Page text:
Who knows more about the technology than the people who invented it? The people who build it? The people who design the factories, who design the machines in the factories? At least the engineers have a clue about what your "best aesthetic display" might translate to, might be able to quantify it, have a clue about how to make it happen, and have a clue about what the biggest bang for the buck is going to be to get your to your goal.

    We didn't get plasma displays because an artist wanted it. We got plasma displays because engineers were trying to create the "best aesthetic display" they could, and plasma technology turned out to be scalable enough and inexpensive enough in quantity. The fact that plasma is being killed off isn't because it's not the "best aesthetic display"; one can certainly make the argument that for most applications plasma is still the best display technology. But LCD is sufficient in the collective mind of the marketplace, and cheaper.


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    #27
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    I bet 4k will be here fairly soon with hardcore PC gamers. I haven't been following PC gaming in a long time, but last I checked 2.5k was starting to really take off.


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    #28
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    Quote Originally Posted by Tom Roper View Post
    Has PS4 / xbox1 announced UHD codec(s) support besides HEVC? How about XAVC or RAW?
    That I do not know.

    5 yrs out may be an accurate estimate for adoption of UHD into mainstream coexistence, but fundamentally it has a problem of justifying the need for more pixels matched with sales either for discriminating users who want large panel display sizes, or watch on smaller ones from very close. Already it's being pitted against HD OLED with many preferring the higher quality HD. If that drives the perception among consumers that UHD is not needed, the uptake is bound to be affected.
    Are the companies making HD OLED sets the same companies that are/will be making 4K sets? Probably, as there aren't that many companies that make displays so unless there is 'format war' between HD OLED makers and 4K makers then I don't think a problem will arise. To help move HD adaption forward consumer electronics companies stopped making SD products and I think they'll eventually stop making HD products to help the adaption of 4K. Discriminating users don't make up a very large percentage of the buying population so my money is with the marketing departments and their ability to continually sway the masses that more is always better. ;)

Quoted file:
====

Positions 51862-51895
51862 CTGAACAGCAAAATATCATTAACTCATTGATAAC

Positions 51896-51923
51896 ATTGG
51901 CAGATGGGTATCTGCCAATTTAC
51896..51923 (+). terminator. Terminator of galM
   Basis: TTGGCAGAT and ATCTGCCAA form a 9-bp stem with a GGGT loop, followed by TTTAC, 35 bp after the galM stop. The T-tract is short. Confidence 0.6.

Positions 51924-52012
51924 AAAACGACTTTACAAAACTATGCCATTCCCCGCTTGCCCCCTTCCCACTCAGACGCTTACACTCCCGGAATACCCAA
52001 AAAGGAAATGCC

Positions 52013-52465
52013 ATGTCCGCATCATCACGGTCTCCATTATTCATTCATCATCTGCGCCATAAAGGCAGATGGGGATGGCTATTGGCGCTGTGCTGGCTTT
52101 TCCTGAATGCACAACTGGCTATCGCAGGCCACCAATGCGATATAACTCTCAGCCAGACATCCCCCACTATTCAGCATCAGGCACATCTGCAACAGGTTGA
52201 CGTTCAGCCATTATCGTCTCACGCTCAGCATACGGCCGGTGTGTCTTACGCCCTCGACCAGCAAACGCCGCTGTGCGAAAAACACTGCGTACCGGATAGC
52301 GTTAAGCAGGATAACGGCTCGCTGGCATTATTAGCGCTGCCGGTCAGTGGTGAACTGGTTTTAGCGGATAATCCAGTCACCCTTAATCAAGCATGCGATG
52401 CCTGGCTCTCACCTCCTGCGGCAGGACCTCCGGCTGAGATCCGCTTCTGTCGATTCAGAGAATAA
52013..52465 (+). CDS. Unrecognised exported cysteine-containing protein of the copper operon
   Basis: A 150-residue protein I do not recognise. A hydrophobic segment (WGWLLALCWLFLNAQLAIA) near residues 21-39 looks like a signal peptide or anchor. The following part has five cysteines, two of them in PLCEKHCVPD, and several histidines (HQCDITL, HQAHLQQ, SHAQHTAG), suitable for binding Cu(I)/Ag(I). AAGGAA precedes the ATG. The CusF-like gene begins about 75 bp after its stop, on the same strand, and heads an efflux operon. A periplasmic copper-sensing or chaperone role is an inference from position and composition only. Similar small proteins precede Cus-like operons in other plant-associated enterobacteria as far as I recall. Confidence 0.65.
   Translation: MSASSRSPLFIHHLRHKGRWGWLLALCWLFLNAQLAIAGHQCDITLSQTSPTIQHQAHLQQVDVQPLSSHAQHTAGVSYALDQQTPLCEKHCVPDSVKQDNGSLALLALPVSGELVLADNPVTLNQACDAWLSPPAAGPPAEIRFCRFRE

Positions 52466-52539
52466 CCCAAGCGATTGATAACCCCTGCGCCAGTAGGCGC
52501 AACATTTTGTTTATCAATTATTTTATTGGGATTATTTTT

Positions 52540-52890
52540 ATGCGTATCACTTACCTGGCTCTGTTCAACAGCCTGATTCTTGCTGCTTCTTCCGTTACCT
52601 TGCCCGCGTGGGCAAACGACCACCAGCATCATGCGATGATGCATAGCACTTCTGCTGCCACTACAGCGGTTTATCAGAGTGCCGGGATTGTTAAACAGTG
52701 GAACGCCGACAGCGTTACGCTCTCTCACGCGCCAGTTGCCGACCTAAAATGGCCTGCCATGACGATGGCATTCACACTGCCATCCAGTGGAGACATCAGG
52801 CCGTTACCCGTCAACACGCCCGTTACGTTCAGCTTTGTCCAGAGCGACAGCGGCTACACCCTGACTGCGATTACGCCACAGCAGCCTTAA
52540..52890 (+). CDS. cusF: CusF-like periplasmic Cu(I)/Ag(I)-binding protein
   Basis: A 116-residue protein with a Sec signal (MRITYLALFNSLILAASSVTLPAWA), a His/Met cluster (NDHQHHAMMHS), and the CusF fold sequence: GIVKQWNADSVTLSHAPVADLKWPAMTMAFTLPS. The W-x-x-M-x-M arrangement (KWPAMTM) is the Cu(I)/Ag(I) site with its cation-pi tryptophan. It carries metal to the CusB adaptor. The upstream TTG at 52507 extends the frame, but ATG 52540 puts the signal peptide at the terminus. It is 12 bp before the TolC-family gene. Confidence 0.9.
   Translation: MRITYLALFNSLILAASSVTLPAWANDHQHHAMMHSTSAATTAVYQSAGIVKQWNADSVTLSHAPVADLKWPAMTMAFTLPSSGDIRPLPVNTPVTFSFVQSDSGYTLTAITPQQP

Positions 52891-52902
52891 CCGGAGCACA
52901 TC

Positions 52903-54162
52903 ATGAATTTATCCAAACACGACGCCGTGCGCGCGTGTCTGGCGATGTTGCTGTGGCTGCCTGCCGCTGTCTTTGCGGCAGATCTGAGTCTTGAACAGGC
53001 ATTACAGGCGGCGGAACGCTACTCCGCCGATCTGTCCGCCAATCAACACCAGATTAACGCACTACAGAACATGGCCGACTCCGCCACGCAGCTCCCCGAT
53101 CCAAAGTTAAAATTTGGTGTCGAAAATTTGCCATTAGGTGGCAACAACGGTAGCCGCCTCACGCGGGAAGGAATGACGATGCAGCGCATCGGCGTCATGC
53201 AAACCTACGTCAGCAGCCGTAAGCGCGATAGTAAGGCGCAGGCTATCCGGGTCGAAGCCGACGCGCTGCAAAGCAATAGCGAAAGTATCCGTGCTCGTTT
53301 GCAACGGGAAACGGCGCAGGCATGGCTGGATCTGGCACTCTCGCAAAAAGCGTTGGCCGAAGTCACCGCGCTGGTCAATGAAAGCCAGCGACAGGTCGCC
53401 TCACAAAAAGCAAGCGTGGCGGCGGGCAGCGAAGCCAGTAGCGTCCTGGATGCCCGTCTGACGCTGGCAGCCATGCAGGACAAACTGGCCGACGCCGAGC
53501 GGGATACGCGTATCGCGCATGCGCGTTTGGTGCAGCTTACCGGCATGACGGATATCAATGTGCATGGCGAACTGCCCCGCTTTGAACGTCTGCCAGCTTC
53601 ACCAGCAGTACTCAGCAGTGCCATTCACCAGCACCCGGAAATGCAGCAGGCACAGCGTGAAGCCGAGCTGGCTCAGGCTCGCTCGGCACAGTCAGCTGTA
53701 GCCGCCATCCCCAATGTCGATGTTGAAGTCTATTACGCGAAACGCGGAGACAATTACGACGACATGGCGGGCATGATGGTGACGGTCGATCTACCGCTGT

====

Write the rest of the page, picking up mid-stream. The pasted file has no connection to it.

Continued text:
4K has none of the baggage nor technical short comings that 3D has so I see it (4K) as a much easier sell.


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    #29
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    Quote Originally Posted by DBP View Post
    I bet 4k will be here fairly soon with hardcore PC gamers. I haven't been following PC gaming in a long time, but last I checked 2.5k was starting to really take off.
    PC Perspective tested the low cost Seiki 50" and 39" 4K UHD TVs with games.


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    #30
    Senior Member Thomas Smet's Avatar
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    The move from SD to HD was fueled by a heck of a lot more than just resolution and pixels. It was the move from analog to digital, it was the move to multiple channels compressed through a single pipe, it was the move from decades of basically the same format and standard.

    Just like the move from VHS to DVD was more than just an issue of pixel quality. It was about so many factors to make the experience more enjoyable.

    4k has none of that. It is just throwing more pixels at people without any of the exciting other benefits. All the other annoying issues with TV are now history for the most part. What is there to get the consumer excited? More pixels? Good luck with that sell. And the world wonders why TV manufactures have to start laying people off because sales are down. At least 3d was a somewhat neat thing for most people with a wow factor. Where is the wow with 4k? I can't think of anybody that will walk into a Best Buy and replace their already awesome 1080p display with something I doubt Best Buy will even manage to make look good in the store. If anybody does buy into it more than likely it will be because they were duped into it by some sales goon at Best Buy.

    Companies are trying to push changes too quickly for consumers and they are losing massive amounts of cash because of it. Most people finally replaced their VHS collection with DVD and then a couple of years later were told to now replace that with Blu-ray. Now they will be told to move to 4k. Not going to happen very quickly and it will be a niche just like 3D for awhile.